David Cameron's pledge to double the government's investment into dementia care made national news andDan Parton(26/03/12) believes the extra funds can't be used soon enough:


Prime Minister David Cameron's announcement of a national"dementia challenge" and a bid to improve awareness, care andsupport for people with the condition and research into it iswelcome news - and long overdue.


With the numbers of people in the UK with dementia continuallyrising - an estimated 800,000 people currently have the condition,and this is set to break the 1 million mark within the next decade,according to the Alzheimer's Society - it has to be a nationalhealth and social care priority, especially as it is estimated tocost society £23 billion.


Now, it appears it will be, with public awareness campaignsplanned, as well as consultations on how to improve quality of lifefor people with dementia - which are due to report back later thisyear - and a doubling of the amount put towards research intodementia.


The public awareness campaign is needed because there is stillstigma attached to the condition - as the Alzheimer's Societyreport 'Dementia 2012: A national challenge' revealed, nearly halfof those diagnosed have lost friends as a result.


Care and support also needs to change. The Alzheimer's Societyreport found that 75% of the general public don't think society isgeared up to deal with people with dementia. There needs to be moredone to help people with dementia live well - whether that'sremaining independent for longer or being treated with dignity andrespect in a care home - and again that is a welcome commitmentfrom the Government.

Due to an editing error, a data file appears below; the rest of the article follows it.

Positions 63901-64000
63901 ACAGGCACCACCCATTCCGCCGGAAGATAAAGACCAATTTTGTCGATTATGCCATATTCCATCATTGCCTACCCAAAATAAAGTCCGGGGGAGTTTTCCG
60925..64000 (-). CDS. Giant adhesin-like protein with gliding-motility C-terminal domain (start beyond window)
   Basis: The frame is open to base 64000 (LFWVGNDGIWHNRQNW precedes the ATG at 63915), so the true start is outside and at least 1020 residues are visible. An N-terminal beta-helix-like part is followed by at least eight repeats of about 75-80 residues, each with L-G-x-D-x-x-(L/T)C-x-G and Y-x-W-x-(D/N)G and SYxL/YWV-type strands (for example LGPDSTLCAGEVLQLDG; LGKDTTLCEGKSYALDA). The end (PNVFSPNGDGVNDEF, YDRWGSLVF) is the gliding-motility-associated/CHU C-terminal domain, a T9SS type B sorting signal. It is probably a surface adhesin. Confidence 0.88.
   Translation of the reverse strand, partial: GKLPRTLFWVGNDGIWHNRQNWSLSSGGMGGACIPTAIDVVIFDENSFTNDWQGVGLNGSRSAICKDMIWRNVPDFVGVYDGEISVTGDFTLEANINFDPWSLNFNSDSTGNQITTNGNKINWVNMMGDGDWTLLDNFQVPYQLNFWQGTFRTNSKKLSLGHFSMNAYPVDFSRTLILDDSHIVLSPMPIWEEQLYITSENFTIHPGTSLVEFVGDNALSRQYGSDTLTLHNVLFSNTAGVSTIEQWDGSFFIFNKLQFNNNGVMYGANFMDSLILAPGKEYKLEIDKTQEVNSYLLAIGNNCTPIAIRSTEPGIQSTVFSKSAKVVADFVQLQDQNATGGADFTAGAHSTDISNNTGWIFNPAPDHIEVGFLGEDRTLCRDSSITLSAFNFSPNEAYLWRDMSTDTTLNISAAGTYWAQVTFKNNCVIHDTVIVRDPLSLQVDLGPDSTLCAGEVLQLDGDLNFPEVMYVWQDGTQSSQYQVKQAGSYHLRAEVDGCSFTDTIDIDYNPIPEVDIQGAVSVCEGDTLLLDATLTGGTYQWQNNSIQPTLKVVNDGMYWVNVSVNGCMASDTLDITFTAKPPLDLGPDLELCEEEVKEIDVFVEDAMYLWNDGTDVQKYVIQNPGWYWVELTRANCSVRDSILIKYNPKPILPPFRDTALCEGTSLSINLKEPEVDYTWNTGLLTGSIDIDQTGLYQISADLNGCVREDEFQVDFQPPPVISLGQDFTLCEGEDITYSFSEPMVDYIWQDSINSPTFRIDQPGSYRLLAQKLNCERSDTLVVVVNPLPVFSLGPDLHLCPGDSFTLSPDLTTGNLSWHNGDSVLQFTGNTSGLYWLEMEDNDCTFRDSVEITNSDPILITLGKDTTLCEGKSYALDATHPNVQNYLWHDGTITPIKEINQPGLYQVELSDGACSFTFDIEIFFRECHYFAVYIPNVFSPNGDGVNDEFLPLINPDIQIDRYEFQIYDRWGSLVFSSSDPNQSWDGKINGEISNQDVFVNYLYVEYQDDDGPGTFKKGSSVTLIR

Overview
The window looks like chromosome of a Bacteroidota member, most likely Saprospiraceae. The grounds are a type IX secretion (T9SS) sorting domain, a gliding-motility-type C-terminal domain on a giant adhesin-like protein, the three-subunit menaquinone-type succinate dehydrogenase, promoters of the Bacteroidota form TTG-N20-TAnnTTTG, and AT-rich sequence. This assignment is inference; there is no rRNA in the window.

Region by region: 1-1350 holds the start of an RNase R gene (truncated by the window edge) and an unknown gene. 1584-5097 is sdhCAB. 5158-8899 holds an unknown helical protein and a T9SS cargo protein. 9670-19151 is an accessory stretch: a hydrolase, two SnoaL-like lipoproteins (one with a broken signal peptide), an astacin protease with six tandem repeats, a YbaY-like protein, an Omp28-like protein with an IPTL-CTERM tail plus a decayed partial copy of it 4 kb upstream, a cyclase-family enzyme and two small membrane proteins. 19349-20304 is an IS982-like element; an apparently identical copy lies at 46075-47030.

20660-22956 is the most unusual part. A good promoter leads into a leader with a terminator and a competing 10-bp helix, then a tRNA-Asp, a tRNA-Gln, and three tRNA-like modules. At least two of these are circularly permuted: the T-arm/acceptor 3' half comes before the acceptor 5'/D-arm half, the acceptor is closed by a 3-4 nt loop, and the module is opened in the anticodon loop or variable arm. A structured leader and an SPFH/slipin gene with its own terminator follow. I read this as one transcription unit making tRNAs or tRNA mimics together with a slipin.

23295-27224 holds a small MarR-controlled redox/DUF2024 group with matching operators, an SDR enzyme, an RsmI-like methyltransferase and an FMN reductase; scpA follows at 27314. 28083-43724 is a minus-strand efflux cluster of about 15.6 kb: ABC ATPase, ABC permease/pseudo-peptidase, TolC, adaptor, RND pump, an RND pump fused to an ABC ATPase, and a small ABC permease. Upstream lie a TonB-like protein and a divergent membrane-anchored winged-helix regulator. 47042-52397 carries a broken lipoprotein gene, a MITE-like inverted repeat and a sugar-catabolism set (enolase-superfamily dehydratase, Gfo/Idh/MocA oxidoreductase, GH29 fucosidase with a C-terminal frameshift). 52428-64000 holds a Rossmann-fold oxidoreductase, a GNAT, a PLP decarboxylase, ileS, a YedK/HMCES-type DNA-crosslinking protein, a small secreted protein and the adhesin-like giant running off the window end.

That the funding given to dementia research is to be doubled to£66 million by 2015 is also much needed. For many years dementiahas been the poor relation when compared to other conditions suchas cancer and heart disease, despite it affecting more people inthe UK.


However, it should be noted that even with this extra money,funding for dementia research will still lag behind cancer andheart disease.  Nevertheless, it should increase the amount ofresearch into dementia and, as chief medical officer, ProfessorDame Sally Davies, said: "This will accelerate the identificationof causes, cures and better ways of caring for a disease that issuch a burden on patients, carers and society."


It's not often there are good news stories like this, and itshould be celebrated. But whether it turns out to be "turningpoint" in the battle against dementia, as Shirley Cramer, chiefexecutive of Alzheimer's Research UK said, remains to beseen. 


These are all fine words from the Prime Minister and others, butit needs to be backed up with actions. The targets set out by theGovernment for what needs to happen in the next 3 years areambitious - but focus and pressure needs to be kept up to ensurethey are delivered. The national dementia "crisis" - as Cameronreferred to it as - cannot be allowed to get any worse.